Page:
Silver Bullet Trick

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Silver Bullet Trick

SILVER BULLET TRICK. Messengers or spies would sometimes carry a message in a hollow, silver bullet that could be swallowed to prevent incrimination if they were captured. In his journal entry of 14 October 1777, Dr. James Thacher wrote:

After the capture of Fort Montgomery, Sir Henry Clinton dispatched a messenger by the name of Daniel Taylor to Burgoyne with the intelligence; fortunately he was taken on his way as a spy, and finding himself in danger, he was seen to turn aside and take something from his pocket and swallow it. General George Clinton, into whose hands he had fallen, ordered a severe dose of emetic tartar to be administered. This produced the happiest effect as respects the prescriber; but it proved fatal to the patient. He discharged a small silver bullet, which being unscrewed, was found to enclose a letter from Sir Henry Clinton to Burgoyne (p. 106).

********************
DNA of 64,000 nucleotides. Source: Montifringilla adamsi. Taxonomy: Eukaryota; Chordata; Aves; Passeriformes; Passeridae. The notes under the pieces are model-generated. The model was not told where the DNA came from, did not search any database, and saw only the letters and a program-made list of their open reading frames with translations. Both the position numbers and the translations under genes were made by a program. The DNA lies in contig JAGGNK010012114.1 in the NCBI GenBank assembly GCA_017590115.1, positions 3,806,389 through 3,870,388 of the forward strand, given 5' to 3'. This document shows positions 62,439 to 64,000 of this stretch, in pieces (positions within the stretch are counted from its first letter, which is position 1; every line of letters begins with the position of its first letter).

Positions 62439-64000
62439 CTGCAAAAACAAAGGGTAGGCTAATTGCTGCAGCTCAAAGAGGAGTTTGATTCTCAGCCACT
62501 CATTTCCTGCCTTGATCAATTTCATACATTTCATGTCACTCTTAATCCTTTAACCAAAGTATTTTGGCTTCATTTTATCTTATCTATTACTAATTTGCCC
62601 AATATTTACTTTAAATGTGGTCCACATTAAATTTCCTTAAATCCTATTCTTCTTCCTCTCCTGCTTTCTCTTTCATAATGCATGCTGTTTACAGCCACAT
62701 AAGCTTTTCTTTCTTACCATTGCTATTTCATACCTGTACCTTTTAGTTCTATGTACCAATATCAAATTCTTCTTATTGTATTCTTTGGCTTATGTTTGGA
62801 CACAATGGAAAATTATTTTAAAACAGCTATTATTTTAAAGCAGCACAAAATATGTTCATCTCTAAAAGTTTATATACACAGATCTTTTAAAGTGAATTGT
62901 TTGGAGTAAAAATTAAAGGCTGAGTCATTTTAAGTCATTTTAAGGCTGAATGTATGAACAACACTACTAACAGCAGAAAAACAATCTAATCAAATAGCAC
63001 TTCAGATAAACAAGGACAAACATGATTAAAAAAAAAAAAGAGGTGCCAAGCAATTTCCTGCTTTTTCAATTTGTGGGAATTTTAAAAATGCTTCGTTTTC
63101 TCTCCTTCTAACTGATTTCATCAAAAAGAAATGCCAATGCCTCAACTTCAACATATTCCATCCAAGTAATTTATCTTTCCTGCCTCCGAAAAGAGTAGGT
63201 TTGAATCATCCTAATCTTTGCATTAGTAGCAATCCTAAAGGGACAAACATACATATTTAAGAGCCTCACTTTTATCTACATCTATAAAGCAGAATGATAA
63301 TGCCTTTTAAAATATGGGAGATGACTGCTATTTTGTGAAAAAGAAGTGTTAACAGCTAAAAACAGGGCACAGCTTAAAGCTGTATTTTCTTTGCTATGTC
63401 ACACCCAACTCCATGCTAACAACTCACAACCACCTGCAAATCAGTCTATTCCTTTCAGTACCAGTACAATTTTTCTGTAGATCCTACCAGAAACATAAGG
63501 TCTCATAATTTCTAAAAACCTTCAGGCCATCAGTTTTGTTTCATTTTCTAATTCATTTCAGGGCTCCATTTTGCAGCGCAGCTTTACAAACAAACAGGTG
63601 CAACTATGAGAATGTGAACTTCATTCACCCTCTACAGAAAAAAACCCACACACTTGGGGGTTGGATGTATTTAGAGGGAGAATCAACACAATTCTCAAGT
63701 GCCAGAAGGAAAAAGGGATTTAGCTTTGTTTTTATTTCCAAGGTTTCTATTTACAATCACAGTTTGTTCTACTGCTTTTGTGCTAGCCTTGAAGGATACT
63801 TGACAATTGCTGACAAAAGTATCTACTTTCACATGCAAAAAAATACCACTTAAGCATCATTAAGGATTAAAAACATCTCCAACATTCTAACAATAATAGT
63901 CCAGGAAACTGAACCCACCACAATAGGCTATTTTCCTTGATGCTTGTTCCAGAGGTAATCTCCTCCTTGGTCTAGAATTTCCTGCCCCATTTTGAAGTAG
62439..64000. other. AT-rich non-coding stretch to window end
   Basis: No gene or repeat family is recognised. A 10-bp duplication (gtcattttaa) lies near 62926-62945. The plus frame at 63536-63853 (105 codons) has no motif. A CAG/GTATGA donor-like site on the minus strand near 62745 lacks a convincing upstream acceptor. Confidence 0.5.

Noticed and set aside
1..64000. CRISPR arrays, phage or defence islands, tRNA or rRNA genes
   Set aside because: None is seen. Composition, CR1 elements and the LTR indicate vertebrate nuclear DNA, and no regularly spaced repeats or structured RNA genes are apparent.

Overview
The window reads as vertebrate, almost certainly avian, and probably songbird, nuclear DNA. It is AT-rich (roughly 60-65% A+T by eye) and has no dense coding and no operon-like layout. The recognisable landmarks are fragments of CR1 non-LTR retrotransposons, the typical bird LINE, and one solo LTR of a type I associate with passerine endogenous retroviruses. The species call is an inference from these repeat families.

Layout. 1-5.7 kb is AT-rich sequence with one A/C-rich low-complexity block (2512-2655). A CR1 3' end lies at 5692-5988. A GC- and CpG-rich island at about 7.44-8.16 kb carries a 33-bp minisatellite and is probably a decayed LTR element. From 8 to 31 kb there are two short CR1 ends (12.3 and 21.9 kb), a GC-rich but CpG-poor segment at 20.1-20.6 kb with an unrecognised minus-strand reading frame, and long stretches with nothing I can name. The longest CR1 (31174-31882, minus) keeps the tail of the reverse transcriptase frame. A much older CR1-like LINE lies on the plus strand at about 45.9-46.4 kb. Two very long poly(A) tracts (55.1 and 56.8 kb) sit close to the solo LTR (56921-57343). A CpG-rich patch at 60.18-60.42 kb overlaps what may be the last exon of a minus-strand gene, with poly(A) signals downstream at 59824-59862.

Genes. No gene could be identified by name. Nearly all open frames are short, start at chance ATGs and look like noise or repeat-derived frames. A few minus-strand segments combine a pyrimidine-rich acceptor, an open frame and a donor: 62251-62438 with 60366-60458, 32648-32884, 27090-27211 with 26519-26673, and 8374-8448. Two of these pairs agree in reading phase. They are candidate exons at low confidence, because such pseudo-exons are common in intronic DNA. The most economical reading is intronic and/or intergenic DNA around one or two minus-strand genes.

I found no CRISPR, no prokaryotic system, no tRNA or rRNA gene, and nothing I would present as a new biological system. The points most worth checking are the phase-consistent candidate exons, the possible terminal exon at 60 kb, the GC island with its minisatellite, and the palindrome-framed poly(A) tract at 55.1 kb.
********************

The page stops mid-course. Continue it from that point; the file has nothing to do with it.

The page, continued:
The spy was tried, convicted, and executed. It is not known how common was this method of secreting messages.

SEE ALSO Clinton's Expedition.


Thacher, James. A Military Journal during the American Revolutionary War, from 1775–1783. Boston: Cottons and Barnard, 1827.

                              revised by Michael Bellesiles